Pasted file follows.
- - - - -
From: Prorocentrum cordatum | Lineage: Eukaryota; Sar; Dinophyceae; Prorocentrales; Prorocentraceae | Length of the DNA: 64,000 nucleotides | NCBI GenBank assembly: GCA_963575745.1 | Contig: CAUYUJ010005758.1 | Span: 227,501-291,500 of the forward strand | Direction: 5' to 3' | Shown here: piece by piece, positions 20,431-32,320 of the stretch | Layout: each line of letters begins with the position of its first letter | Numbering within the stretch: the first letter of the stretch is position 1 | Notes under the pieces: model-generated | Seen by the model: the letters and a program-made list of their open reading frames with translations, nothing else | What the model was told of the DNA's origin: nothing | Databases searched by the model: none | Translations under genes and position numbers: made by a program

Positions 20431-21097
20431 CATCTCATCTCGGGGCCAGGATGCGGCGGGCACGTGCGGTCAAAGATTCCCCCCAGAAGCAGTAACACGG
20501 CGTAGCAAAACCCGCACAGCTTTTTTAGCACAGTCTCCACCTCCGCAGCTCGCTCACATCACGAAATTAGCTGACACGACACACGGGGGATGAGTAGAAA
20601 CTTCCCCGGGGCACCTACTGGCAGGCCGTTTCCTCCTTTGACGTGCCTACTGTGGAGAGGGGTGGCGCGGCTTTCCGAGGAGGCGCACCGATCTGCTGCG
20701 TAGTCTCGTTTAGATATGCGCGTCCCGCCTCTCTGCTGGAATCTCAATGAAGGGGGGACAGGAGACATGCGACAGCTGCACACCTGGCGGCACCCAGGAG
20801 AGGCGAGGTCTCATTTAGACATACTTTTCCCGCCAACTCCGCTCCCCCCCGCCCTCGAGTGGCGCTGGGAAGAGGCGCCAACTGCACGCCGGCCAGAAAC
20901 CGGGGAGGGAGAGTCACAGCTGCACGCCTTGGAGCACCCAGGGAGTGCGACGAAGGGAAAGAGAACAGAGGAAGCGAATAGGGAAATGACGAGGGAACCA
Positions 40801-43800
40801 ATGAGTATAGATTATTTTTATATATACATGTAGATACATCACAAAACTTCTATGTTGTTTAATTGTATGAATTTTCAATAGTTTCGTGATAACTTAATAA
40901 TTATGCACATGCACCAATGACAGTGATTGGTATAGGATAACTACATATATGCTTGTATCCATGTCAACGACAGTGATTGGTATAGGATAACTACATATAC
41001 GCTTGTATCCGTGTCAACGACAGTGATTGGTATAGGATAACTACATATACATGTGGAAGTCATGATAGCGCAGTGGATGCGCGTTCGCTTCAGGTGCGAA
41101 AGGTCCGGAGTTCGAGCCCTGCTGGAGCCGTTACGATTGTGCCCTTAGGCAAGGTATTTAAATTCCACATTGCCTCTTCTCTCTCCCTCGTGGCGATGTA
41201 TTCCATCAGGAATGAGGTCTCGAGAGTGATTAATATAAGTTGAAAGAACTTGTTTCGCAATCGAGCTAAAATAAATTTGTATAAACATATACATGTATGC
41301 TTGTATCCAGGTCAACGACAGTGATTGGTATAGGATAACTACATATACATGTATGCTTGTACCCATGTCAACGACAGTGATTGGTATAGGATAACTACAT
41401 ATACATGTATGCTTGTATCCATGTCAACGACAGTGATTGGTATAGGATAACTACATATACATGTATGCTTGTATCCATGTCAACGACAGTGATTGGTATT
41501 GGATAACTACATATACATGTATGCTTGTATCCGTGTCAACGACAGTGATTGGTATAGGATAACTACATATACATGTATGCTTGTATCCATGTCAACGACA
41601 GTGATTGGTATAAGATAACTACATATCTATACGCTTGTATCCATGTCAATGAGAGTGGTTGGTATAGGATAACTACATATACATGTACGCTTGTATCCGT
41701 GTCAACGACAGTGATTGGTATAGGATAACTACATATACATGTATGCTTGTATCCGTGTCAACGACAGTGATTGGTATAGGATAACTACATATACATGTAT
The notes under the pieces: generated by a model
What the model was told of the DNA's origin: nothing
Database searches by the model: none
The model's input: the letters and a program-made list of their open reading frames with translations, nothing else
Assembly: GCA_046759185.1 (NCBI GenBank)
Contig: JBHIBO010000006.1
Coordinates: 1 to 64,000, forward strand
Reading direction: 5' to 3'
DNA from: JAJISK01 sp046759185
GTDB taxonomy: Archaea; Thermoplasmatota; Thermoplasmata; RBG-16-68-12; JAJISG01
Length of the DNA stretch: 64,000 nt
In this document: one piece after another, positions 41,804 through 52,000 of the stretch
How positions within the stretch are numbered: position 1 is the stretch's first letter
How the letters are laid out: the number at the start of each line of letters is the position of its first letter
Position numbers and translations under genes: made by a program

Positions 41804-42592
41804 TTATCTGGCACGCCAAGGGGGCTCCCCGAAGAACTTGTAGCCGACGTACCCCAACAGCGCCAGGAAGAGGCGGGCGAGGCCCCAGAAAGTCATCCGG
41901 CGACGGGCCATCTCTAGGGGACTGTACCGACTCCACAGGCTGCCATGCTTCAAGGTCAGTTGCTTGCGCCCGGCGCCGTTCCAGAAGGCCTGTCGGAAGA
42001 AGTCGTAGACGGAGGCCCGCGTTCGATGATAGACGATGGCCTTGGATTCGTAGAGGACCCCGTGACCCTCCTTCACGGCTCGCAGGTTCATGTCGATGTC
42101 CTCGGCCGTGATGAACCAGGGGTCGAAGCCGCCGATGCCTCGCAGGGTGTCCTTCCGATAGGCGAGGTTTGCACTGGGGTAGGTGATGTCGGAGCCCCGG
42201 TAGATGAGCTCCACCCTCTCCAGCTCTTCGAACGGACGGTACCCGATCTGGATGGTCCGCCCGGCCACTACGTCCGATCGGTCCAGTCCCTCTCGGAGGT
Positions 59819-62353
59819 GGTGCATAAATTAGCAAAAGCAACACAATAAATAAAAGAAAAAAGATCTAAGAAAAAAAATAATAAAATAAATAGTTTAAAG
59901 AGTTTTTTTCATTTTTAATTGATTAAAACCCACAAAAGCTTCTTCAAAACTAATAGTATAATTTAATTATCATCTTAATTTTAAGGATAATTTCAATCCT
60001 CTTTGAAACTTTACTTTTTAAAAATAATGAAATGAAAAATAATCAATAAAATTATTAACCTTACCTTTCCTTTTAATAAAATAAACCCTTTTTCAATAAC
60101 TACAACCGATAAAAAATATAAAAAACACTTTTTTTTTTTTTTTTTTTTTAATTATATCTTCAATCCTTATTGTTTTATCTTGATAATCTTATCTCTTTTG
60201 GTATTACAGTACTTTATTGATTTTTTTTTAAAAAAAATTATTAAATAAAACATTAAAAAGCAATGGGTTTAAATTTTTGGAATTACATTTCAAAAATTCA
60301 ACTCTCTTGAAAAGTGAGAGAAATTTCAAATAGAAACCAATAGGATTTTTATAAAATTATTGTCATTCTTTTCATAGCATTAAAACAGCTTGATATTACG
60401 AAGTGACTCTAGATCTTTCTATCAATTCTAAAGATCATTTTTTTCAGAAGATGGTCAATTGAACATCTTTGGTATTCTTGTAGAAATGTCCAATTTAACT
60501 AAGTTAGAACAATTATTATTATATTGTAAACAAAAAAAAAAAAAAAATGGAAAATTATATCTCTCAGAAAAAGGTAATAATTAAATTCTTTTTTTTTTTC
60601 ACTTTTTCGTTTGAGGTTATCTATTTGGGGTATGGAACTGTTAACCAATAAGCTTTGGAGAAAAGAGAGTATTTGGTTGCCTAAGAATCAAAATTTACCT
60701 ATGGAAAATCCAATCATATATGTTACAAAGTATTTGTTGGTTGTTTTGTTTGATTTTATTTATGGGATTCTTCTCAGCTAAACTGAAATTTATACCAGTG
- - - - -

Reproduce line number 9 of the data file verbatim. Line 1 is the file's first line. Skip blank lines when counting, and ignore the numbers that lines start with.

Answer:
Positions 40801-43800